Nonny de la Peña is a journalist, filmmaker, and virtual and augmented reality (VR/AR) pioneer, who is the founding director for the Narrative and Emerging Media program at Arizona State University. Before joining this week’s Zócalo/Future Tense panel, “How Has Computer Code Shaped Humanity?,” she sat down in our green room to chat about her pet squirrel, spin training, and the dreaded null reference exception.
We heard a rumor that you have an unusual pet. Is there any truth to it?
My squirrel. We found the mother dead underneath our outdoor couch. And there were two boys and a girl, I figured out later on. But she's the only one who wanted to hang out with me. There’s a photo of her eating out of my hand; that’s how close we’ve become. And there’s a very funny video of my dog, and me having to tell my dog “no”—and my dog really wanting it to not be “no.” And then my cat comes, and they try to tag team against the squirrel, but she's pretty resilient.
What's your favorite niche online community?
I still have unabiding affection for Second Life. That's where I built the virtual Guantánamo Bay prison. So Second Life was responsible for the entire start of my career, but it was also just the people. It was the weirdest mix of people all hanging out in this space that was very new. And we'd have these dance parties and they were really fun. So I miss that community. One of the most amazing moments was when I went to the Second Life Community Convention, which was the real-life people of Second Life hanging out, and that is a story.
If you had to design your own avatar, what features would you give it?
Currently, there's not really a lot of dials for if your features are unusual, such as for myself, my nose is decidedly bigger than many other people, and it's very difficult to do that. You know, I’m proud of my nose. Why would I not want to have that?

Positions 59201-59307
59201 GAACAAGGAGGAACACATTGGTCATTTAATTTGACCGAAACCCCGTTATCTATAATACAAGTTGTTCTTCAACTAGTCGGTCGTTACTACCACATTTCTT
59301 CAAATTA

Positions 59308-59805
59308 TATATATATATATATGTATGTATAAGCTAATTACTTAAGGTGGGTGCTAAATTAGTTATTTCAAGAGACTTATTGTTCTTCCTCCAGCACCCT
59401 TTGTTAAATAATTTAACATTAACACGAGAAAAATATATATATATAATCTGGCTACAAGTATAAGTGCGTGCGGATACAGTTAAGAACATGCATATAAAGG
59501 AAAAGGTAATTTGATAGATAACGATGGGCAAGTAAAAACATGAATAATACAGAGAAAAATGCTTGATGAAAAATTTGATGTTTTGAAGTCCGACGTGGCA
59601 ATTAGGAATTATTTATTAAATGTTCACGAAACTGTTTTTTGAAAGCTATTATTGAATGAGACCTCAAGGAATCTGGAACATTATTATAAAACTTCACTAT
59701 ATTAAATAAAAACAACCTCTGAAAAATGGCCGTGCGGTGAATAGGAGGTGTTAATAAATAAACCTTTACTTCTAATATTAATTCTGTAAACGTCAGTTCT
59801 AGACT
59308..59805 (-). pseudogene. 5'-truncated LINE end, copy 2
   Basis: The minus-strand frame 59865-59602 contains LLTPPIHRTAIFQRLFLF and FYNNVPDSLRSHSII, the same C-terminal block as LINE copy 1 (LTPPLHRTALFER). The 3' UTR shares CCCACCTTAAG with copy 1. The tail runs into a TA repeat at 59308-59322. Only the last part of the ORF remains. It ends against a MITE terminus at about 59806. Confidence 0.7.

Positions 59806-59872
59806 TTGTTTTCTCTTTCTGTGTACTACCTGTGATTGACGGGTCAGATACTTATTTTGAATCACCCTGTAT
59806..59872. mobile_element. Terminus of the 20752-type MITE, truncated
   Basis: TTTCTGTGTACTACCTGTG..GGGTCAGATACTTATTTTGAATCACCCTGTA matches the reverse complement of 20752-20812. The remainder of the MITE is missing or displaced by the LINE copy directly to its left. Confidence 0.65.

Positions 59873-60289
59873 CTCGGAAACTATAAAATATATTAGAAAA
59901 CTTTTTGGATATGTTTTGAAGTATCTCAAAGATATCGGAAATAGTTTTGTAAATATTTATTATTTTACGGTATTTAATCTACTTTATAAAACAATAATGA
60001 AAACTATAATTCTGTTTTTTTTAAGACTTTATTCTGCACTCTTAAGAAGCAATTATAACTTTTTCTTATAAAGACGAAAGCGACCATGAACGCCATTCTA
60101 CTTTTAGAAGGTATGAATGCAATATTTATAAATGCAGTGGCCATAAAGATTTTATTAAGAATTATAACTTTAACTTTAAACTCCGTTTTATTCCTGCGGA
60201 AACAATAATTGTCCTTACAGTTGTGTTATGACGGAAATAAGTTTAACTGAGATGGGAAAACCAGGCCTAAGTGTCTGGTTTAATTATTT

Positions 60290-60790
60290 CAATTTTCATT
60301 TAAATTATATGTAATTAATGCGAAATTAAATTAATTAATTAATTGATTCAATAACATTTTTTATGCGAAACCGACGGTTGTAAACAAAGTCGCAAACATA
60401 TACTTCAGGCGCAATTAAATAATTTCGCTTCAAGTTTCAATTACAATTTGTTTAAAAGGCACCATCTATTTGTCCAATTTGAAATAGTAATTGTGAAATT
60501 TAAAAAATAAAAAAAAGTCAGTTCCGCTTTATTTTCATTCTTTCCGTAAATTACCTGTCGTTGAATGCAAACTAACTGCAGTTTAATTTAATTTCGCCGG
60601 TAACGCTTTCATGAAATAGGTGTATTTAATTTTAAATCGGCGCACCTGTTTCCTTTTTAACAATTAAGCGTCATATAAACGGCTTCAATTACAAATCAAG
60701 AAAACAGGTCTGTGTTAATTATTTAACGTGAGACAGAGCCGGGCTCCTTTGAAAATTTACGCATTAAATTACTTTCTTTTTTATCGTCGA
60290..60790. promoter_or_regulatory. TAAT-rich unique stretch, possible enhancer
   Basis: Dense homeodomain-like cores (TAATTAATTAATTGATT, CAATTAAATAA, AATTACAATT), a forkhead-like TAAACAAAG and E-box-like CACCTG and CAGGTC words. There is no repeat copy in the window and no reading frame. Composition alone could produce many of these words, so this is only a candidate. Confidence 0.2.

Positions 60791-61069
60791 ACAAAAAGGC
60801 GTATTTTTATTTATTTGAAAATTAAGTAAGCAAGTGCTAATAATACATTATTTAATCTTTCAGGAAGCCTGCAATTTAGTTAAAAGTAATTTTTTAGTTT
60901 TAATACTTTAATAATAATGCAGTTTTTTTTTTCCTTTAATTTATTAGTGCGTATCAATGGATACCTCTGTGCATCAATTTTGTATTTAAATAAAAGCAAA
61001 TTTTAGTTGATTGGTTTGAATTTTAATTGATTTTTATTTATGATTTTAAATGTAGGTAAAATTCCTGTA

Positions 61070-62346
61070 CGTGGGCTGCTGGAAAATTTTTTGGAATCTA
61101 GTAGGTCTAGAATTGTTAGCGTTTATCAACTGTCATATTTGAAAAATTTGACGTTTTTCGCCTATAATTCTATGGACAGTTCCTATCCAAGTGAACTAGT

What’s your least favorite line of code?
The null reference exception. If you've ever done C# in Unity— C#, you have your code on the left side, you have your game engine, and you need the game engine to call the code in order to compile it. If you have a lowercase letter and an uppercase letter, and lowercase game engine and uppercase in the code, the code is so dumb that it can't spell check, so it'll throw an error, and it won't tell you where it is.
What's a little-known talent of yours?
I’ve done spin training. I used to fly little airplanes out of Santa Monica airport. And that was the training—you had to learn how to recover if your plane was in a spin. So you literally have to throw the plane into a spin and recover.
What made you want to learn how to fly?
I was scared of flying. And I wanted to do something about being scared of flying. So I went to go take flying lessons. And by learning how to fly, I understood what was going on. And that gave me a certain amount of control over my own fears.
What's the last book you read that you love?
The Astronomer and the Witch. It’s a really incredible book on so many levels. Not only because of the situation and the time period, but also it really helps you understand how information can get twisted. And how accusations unfold, and there’s a moment in that book that's way beyond that story.
What's a moment where technology has thrilled you?
Here’s one example: I had a car accident and I was really, really suffering from whiplash, and I was in a lot of pain. And I was at Sundance, and there was an experience at Sundance, a virtual reality experience. And VR is really well known now for helping mask pain. And it was my first time I've been out of pain in months. I laid down on the machine and I was flying. It was incredible.